29 January 2013 3 comments

Champagne Chair Contest Winners Announced

DWR announced the winners of it's Champagne Chair Contest late (for EST) this afternoon. They did something different this year by choosing 10 finalists and 7 honorable mentions.  I don't think my email had anything to do with that decision, since I have yet to receive a response from them. (I wonder if they received my original message? Doh!)

Nevertheless, the blog post announcing the winners read...

"On behalf of our judges and everyone here at DWR, we would like to congratulate the winners and all of the contestants on their beautiful, innovative and functional designs this year. Thank you for taking the time to create a champagne chair for our special contest. Please browse all 319 submissions here." 

I guess that's the part I found most meaningful. I was surprised to discover that there had only been 319 submissions. Perhaps, I should feel less bad about not making even a ripple in the design pool that is the Annual Champagne Chair Contest. And who doesn't like being told they had a "beautiful, innovative and functional design"?

F8 Chaise, Aaron Padilla---3rd Place
There's no need for me to cut and paste the DWR post since it was pretty short and to the point. You can read all the details for yourself here.  However, I will give a shout out for the F8 chaise, my personal favorite created by Aaron Padilla. I cannot believe it only won third place, the $250.00 DWR gift card! But hey, I'm not a professional designer. Well, perhaps Aaron will enjoying picking out a nice pillow or some other sort of accessory. Actually, I've taken the liberty of "recommending" a few items for that gift card. We all know DWR products don't come cheap and $250.00 spends like $10.00 elsewhere. He he he...

18"x26" Design 9297 Pillow, $250
Geneva Sound System XS, $249.95
5 Neutra House Numbers, $24 ea
Eames Hang It All, $199.00
8 Almoco 5pc Flatware Settings, $30 ea
2 Corniche Shelves,  $235.00-250.00
Congratulations to Jeffery Molter and Miwa F. as well for their designs of the second and first place winning chairs respectively. Hope to see them all on display at the DWR Georgetown before too long. 
28 January 2013 1 comments

Presidential Inauguration Style

Just seven days ago, the President was sworn into his second term of office. If you are a big fan of symbolism and history, know that 21 January 2013 was over-the-top full of it. Inauguration Day was also MLK Day in the 50th year since the March on Washington, the 150th year since the signing of the Emancipation Proclamation and the completion of the dome on the Capitol (for the second time). It was also the day before the 40th anniversary of the momentous Roe v. Wade decision. Although I wanted to drop these pearls of historical trivia, it is not the primary purpose of today's blog post. As so many of you know, the presidential inauguration is a major production filled with design, fashion and style.  I've collected some images from this year's celebration and the celebration four years ago.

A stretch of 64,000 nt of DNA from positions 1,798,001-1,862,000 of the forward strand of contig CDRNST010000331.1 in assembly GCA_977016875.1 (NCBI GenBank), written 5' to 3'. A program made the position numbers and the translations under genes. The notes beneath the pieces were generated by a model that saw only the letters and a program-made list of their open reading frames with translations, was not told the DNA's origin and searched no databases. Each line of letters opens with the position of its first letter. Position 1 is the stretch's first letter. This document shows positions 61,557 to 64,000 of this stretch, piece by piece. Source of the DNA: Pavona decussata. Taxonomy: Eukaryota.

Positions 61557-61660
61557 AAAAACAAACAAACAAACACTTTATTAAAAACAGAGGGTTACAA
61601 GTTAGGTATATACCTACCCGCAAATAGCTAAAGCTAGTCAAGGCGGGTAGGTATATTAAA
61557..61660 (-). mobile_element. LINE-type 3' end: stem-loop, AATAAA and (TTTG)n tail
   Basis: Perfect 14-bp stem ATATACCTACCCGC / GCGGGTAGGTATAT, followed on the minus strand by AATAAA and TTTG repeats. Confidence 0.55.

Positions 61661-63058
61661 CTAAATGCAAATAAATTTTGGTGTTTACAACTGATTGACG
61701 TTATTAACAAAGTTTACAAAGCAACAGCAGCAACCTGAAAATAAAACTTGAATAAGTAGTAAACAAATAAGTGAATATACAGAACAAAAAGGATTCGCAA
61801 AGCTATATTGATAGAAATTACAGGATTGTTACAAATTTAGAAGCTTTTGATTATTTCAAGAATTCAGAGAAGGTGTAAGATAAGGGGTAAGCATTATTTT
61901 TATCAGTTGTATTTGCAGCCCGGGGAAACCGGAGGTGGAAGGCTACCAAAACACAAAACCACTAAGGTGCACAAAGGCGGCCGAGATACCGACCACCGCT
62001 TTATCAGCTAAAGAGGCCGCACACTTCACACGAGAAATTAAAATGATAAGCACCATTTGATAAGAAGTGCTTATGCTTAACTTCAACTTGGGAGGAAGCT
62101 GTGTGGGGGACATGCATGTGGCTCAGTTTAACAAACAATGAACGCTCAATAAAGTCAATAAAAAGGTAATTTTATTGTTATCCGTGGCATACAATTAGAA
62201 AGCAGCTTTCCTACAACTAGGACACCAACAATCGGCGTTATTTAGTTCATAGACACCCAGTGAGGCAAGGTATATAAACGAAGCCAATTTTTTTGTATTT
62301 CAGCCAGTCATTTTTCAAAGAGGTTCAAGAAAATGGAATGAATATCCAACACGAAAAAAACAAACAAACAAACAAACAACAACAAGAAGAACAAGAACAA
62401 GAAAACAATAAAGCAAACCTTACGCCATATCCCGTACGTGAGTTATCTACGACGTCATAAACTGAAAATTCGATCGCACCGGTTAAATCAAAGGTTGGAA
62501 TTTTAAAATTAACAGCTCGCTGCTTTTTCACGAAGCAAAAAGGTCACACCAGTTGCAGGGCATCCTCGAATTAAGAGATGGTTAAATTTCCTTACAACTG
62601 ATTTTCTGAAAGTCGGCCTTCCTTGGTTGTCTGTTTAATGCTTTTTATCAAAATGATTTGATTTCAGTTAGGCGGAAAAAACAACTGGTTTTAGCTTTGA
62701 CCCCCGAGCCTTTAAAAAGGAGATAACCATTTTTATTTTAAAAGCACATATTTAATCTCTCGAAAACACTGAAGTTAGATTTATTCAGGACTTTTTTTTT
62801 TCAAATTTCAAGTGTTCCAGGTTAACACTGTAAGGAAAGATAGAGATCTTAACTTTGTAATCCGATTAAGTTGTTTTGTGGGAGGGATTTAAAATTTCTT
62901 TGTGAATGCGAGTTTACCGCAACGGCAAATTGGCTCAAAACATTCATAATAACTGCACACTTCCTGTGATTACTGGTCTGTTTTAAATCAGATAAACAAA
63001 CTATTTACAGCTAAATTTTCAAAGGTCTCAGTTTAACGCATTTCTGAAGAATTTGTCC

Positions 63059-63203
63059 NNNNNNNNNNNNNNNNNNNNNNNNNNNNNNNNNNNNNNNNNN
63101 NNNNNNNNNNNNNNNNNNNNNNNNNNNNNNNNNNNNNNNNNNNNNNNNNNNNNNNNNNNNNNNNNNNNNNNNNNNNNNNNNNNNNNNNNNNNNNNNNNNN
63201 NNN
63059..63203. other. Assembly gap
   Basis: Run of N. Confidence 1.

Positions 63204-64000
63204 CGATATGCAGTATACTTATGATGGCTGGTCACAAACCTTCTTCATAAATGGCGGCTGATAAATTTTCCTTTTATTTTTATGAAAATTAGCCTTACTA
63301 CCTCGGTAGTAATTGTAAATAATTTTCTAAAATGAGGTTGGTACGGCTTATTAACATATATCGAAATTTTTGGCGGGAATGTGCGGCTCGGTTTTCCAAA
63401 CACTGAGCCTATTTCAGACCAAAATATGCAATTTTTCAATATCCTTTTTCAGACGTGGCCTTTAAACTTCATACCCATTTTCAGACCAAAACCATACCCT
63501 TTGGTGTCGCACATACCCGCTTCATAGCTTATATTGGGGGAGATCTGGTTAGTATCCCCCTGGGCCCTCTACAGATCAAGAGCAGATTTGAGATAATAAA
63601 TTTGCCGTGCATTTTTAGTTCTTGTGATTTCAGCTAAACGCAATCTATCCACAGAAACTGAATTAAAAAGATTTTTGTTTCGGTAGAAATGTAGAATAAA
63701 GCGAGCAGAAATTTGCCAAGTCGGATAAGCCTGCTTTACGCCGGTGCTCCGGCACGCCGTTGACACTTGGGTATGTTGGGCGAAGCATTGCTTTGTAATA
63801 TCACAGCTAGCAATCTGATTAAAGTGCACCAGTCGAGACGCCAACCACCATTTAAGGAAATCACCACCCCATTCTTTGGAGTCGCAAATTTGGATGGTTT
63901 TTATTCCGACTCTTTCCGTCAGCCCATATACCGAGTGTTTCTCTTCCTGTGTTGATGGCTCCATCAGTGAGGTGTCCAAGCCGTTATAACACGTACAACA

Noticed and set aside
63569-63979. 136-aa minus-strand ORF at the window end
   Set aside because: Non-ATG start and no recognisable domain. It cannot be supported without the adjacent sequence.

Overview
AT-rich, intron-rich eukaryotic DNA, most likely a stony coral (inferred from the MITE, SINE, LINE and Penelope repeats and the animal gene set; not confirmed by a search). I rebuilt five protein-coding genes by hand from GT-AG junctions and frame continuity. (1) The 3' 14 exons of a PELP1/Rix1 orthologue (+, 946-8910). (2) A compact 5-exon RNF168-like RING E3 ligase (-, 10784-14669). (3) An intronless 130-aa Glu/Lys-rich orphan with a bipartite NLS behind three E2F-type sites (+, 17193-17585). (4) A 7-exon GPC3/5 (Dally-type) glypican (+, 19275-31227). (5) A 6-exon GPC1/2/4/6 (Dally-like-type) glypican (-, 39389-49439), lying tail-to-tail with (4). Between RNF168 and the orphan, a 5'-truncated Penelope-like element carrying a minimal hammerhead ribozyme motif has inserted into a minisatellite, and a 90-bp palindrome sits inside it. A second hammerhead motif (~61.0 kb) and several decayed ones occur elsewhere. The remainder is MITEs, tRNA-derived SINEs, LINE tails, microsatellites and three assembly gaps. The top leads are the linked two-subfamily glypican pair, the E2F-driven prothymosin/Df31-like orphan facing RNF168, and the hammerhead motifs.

The first family graces the podium with style and color. The Obama women prove to be an asset, each color and personality complementing our 44th president (who also opts for a bright red tie).

In 2009, A new birth of freedom, the youth and changing of
the guard marked by the Obama's arrival was punctuated by
a palette from the entire color wheel. (Image: Reuters)
In 2013, Faith in America's future, an older Obama family is 
outfitted in an analogous color palette. 
(Image: tomandlorenzo.com)
Prom, wedding, golden anniversary...inauguration is the closest Americans come to a coronation with all the pomp and circumstance one would expect to accompany the occasion. Do you love typography, paper or political ephemera? Enjoy this.